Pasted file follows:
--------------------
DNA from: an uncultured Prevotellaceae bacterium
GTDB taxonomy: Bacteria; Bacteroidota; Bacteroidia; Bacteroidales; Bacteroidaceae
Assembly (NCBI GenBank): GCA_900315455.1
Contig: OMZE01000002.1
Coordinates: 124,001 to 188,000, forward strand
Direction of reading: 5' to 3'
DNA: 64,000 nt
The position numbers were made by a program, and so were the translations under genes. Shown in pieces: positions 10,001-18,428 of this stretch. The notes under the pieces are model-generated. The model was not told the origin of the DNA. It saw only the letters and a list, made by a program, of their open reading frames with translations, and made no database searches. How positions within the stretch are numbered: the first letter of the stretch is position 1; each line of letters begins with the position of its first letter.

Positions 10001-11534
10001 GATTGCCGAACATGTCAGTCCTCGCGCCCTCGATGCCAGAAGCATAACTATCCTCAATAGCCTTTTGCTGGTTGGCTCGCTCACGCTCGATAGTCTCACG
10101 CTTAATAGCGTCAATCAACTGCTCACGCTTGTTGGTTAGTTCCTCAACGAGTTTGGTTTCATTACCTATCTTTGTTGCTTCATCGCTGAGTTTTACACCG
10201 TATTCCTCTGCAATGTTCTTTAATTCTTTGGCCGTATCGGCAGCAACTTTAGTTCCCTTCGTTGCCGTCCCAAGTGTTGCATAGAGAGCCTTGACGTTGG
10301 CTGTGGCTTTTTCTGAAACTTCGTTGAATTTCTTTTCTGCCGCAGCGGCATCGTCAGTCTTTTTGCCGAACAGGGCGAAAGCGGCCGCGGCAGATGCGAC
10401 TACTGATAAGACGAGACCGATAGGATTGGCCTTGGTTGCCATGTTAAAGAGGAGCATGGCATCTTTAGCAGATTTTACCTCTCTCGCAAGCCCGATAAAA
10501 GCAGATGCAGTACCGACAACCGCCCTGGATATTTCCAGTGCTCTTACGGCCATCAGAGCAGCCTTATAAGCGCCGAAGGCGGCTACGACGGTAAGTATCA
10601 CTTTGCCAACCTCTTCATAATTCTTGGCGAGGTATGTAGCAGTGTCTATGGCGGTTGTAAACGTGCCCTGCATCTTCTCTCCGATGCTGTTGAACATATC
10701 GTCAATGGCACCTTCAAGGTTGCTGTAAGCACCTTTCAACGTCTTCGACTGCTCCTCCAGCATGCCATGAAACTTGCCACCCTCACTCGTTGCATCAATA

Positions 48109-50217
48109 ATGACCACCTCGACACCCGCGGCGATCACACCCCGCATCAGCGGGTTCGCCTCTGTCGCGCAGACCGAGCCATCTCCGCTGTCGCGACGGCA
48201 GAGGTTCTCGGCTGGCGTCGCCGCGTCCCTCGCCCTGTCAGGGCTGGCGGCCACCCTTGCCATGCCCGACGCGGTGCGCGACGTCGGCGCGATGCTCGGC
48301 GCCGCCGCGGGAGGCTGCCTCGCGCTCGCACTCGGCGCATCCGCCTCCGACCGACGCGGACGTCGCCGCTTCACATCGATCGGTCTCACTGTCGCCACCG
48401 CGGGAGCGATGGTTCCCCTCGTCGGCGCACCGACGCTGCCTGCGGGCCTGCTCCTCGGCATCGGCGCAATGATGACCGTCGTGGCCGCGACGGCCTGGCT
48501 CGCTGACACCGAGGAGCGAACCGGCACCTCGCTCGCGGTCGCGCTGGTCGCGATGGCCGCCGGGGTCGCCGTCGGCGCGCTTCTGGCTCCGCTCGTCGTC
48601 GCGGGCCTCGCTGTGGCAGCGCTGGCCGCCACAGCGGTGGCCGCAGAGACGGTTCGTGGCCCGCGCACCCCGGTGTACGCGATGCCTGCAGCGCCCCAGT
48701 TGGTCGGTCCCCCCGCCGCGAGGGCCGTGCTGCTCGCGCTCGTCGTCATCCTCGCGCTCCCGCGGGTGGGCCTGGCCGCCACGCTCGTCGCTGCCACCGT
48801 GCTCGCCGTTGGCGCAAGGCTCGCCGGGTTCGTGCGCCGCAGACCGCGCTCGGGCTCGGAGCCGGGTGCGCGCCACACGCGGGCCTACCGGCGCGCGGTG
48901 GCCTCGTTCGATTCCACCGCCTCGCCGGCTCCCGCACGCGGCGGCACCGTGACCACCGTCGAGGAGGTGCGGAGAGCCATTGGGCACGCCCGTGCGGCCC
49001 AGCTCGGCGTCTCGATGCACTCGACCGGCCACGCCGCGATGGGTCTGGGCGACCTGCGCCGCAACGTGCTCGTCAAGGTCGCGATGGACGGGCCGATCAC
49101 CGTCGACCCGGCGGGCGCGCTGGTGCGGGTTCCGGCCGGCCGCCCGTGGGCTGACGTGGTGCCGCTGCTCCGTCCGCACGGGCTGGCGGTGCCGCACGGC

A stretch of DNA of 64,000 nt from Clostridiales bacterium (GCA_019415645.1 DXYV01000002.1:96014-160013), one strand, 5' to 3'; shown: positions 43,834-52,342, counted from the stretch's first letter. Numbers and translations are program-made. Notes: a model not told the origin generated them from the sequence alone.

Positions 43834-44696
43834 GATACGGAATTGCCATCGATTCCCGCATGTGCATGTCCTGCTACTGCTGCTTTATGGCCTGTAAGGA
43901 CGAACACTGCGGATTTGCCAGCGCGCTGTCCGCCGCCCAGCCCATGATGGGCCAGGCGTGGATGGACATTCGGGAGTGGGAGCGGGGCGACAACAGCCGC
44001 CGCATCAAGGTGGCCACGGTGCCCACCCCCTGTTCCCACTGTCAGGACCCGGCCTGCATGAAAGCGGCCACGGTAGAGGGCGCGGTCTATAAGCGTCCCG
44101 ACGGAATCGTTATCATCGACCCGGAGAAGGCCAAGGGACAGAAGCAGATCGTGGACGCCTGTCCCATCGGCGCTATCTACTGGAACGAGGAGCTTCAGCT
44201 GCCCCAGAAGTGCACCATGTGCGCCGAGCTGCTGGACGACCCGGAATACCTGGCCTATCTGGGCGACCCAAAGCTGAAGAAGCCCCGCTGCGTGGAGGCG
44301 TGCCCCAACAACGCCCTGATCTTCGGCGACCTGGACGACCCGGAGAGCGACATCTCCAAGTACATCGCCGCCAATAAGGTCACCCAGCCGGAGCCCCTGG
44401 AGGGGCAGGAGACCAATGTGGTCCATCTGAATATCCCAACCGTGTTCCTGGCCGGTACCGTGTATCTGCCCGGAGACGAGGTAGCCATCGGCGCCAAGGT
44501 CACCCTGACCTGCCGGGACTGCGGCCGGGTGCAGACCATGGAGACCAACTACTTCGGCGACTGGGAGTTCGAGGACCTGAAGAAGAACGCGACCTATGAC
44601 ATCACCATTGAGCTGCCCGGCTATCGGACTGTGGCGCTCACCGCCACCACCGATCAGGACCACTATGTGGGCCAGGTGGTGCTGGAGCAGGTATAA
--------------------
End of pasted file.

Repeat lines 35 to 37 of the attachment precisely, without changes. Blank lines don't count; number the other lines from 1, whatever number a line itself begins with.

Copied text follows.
44101 ACGGAATCGTTATCATCGACCCGGAGAAGGCCAAGGGACAGAAGCAGATCGTGGACGCCTGTCCCATCGGCGCTATCTACTGGAACGAGGAGCTTCAGCT
44201 GCCCCAGAAGTGCACCATGTGCGCCGAGCTGCTGGACGACCCGGAATACCTGGCCTATCTGGGCGACCCAAAGCTGAAGAAGCCCCGCTGCGTGGAGGCG
44301 TGCCCCAACAACGCCCTGATCTTCGGCGACCTGGACGACCCGGAGAGCGACATCTCCAAGTACATCGCCGCCAATAAGGTCACCCAGCCGGAGCCCCTGG